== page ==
A labour of love, the transformation of Casa Gangotena from almost-derelict family home to luxury hotel was beset with challenges, but the vision of preserving the character of an extraordinary historic building in Quito overcame them all.
For four centuries, the home of the illustrious Gangotena family has guarded the corner of Plaza San Francisco, the most iconic of all Quito’s squares with its religious and historic heft (link to Religious Museums Blog).
The building itself is not Colonial: burned down in a fire in 1914, the special mansion was rebuilt by Italian architects, the Russo brothers, who made the family home into an Italianate palazzo, adding Romanesque columns and art-deco touches. The family moved into the mansion in the early 1920s.
A new purpose
Mimi Gangotena was the last direct descendent of the wealthy Spanish family to live in the house. The wife of former Ecuadorian president Camilo Ponce had no children, so on her death, the house was passed on to a foundation of nieces and nephews. The foundation decided to sell the house, and notified Roque Sevilla, former mayor of Quito, who was interested in purchasing the emblematic building (which he had visited for tea parties as a child) as a hotel, thrilled with its unique position on Plaza San Francisco. The sale was made in 2007.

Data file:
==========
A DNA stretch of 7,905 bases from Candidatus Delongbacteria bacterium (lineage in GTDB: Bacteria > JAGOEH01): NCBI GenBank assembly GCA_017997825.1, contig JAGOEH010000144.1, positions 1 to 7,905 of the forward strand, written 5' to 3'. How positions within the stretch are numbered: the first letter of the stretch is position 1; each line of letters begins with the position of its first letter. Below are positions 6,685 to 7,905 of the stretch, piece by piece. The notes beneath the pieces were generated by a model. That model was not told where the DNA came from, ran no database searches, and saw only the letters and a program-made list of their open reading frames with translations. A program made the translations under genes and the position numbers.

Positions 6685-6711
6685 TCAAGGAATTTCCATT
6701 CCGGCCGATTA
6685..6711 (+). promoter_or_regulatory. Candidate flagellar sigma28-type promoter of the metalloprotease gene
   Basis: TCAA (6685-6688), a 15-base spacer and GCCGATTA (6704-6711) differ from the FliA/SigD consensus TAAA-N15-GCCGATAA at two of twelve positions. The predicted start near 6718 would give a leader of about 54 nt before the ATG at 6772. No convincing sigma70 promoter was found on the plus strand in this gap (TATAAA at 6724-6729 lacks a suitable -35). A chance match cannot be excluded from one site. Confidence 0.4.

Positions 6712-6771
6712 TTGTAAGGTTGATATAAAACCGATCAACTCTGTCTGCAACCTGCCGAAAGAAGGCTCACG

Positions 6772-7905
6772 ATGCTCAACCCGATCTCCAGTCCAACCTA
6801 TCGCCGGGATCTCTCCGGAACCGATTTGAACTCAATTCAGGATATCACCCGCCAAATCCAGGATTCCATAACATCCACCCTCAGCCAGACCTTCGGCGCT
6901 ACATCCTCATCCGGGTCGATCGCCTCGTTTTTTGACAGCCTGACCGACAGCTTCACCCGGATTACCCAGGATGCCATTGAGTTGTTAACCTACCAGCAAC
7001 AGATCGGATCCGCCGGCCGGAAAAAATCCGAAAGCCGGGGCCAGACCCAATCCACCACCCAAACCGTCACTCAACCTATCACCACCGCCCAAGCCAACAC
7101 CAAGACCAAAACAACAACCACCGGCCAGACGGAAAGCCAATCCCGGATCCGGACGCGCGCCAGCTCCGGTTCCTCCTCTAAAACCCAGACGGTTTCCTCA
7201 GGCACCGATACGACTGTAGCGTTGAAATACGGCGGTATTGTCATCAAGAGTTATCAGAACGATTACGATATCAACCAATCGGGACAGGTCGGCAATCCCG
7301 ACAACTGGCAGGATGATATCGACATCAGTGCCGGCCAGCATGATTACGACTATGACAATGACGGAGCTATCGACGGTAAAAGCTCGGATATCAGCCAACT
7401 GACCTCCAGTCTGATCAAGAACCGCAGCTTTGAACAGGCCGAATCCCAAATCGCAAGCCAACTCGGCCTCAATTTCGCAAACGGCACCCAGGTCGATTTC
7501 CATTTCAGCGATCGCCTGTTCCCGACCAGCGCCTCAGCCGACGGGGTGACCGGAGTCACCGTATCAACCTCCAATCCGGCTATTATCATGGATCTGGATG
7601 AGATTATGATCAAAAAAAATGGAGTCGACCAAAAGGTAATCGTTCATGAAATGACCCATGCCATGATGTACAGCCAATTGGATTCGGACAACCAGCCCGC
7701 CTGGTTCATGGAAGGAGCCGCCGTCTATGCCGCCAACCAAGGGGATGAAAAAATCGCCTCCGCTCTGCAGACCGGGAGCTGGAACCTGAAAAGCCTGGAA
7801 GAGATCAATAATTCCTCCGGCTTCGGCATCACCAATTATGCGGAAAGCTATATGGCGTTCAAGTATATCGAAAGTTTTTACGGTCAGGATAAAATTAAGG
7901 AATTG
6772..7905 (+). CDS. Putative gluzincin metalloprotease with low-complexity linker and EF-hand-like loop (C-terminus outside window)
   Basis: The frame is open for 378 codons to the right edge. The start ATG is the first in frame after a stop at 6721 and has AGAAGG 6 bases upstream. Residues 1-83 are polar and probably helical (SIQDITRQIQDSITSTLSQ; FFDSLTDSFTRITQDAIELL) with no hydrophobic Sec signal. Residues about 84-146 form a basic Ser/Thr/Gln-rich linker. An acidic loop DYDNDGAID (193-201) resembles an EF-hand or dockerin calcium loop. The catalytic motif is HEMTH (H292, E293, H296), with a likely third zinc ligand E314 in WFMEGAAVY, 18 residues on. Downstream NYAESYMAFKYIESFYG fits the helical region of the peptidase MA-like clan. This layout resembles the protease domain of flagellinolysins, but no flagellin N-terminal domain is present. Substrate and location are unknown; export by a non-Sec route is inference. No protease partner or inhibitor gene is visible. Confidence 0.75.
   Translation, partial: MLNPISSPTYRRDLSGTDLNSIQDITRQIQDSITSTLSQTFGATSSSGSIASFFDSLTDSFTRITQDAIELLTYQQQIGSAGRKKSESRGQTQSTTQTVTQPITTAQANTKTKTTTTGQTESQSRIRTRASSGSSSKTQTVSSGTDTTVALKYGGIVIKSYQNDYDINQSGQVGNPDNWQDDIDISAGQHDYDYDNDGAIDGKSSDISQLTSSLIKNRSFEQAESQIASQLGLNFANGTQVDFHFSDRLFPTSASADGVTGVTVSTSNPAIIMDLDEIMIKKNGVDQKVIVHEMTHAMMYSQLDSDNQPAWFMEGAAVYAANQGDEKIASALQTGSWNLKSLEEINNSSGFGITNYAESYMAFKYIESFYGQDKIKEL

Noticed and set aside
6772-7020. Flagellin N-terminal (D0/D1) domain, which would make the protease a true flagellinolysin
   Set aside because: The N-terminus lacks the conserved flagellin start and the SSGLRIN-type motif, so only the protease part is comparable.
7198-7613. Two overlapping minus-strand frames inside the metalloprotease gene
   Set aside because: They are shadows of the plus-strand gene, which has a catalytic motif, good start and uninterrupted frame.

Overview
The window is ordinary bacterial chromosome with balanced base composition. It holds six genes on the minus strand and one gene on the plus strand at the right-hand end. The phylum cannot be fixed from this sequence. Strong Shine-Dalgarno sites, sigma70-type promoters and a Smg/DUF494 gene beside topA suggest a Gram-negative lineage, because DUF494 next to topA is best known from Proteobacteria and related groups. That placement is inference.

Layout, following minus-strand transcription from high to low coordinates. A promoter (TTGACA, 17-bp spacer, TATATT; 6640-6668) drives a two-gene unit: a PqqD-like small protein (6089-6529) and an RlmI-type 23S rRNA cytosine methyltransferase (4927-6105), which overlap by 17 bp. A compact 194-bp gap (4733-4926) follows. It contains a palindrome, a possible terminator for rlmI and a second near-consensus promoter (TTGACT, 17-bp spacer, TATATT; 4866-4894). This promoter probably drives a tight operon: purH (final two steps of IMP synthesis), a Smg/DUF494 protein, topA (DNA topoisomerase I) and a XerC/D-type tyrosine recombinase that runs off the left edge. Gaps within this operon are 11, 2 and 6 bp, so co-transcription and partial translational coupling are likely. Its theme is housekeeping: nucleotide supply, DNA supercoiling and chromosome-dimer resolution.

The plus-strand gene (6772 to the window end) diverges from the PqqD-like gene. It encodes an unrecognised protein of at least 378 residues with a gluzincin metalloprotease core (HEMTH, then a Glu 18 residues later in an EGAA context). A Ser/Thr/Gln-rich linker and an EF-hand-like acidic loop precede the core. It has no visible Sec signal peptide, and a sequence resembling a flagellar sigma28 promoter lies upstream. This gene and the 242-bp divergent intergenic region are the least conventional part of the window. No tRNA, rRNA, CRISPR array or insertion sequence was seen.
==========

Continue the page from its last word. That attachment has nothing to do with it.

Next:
The new owners would face many, many challenges to turn the mansion into the luxury hotel you see today.
A sorry site
When builders first set foot on the site, Casa Gangotena was more Miss Havisham than high-class hotel. Paint was grey and peeling, corrugated iron covered damaged tiles, floorboards and walls were cracked and damp bubbled at the lovely old murals.
The final resident, Mimi, had lived in just a few rooms on the second floor, complete with a huge, intricate altar, which was removed and sold upon her death like a great deal of the other furniture. (If you fancy buying some for yourself, some pieces can be found in the Artik UIO antiques shop in the colourful La Floresta neighbourhood). The rest had fallen to various degrees of ruin.
Breathing new life